Over 220 crashes during safety campaign

| 04/01/2016 | 42 Comments

Cayman News Service(CNS): There were 226 road accidents in Cayman during the RCIPS’ month-long Holiday Safety Initiative, Operation Magpie, which ended this weekend. The police said the number of collisions caused concern, but after 15 road deaths during 2015, the fact that no one else lost their lives or suffered serious injury on the roads during the campaign was seen as a positive conclusion to an otherwise deadly year.

“This is a relief and a good result,” Chief Inspector Claudia Brady, Area Commander for George Town, said, adding that the police campaign as well as the National Drug Council’s Purple Ribbon Bus service and the media’s assistance with spreading the safety messages had paid off. “Despite that good news, the high number of overall DUI arrests shows that some people still aren’t getting the message.”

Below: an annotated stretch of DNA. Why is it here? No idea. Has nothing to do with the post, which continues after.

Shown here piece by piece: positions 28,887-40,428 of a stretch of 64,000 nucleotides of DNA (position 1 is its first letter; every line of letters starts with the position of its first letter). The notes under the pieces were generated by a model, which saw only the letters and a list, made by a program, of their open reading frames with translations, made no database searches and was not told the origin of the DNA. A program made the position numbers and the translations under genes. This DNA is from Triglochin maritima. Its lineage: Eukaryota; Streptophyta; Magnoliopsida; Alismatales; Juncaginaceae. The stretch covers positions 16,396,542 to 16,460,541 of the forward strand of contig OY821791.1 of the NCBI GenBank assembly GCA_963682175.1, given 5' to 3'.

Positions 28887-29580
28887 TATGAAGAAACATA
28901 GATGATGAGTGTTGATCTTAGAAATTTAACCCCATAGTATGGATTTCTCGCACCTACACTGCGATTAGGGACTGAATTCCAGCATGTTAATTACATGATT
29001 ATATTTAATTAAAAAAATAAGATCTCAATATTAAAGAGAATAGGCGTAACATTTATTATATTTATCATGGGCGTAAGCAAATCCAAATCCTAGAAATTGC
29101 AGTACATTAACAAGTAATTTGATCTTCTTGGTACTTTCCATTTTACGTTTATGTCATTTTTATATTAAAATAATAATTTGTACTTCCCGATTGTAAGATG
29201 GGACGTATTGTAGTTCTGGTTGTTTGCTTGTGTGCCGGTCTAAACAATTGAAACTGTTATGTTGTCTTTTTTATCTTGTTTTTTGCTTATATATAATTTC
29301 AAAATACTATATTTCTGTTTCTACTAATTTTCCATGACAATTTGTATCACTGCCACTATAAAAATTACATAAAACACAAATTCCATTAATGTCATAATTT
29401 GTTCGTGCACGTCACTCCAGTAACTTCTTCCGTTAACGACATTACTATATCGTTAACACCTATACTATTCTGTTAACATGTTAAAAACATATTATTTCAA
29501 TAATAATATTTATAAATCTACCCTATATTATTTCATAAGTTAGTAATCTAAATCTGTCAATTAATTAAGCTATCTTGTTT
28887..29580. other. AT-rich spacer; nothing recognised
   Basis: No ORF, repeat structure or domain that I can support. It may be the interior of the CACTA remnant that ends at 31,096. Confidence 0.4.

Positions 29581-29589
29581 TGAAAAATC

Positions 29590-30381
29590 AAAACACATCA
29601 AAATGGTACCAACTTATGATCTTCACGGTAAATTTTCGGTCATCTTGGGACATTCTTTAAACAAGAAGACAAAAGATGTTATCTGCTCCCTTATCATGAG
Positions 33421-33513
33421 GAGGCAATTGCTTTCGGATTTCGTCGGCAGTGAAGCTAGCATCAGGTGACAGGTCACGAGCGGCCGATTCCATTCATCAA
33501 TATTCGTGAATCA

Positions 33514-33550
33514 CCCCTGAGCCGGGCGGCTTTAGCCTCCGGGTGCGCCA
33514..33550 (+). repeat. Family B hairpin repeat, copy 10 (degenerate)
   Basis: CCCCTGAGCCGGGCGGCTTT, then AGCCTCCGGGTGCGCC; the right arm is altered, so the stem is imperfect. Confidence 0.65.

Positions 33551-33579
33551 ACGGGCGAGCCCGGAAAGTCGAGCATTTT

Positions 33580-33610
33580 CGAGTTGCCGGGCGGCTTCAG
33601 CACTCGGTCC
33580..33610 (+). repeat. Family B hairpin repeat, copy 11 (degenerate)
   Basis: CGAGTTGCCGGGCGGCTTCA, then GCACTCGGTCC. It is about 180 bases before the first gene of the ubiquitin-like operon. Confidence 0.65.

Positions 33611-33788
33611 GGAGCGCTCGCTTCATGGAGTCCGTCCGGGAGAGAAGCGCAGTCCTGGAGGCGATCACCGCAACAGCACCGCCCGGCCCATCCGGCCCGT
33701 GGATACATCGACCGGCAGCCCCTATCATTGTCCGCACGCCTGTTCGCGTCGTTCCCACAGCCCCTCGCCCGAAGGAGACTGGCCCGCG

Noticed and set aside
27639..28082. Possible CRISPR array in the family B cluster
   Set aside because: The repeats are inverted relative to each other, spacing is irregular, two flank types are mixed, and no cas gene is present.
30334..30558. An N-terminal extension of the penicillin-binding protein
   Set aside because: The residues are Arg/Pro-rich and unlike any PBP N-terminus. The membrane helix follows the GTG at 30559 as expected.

Since the beginning of the Holiday Safety Initiative, which began on 30 November, there was a total of 226 crashes in the 35-day campaign — an average of almost 6.5 crashes every day. There were 32 arrests for drinking and driving and 52 for speeding. Forty-eight people were ticketed for using a phone while driving and another 253 tickets were issued for various traffic offences.

However, police said that during the last week of Operation Magpie crashes, DUIs and other traffic infractions fell. There were only 5 DUI arrests during the last week of the campaign, including New Year’s weekend, and only 36 collisions, which was less than the earlier weeks of the initiative.

“Drivers were being more sensible last week, in part because they knew we would be out in force, thanks to the media and constant safety messages,” said Inspector Adrian Barnett, Head of the Traffic Management Unit. “But we also had one week in December where there were as many as 69 accidents, which is very high. The Traffic Management Unit is being reinforced because we know that the need for enforcement and road investigations is only going to increase.”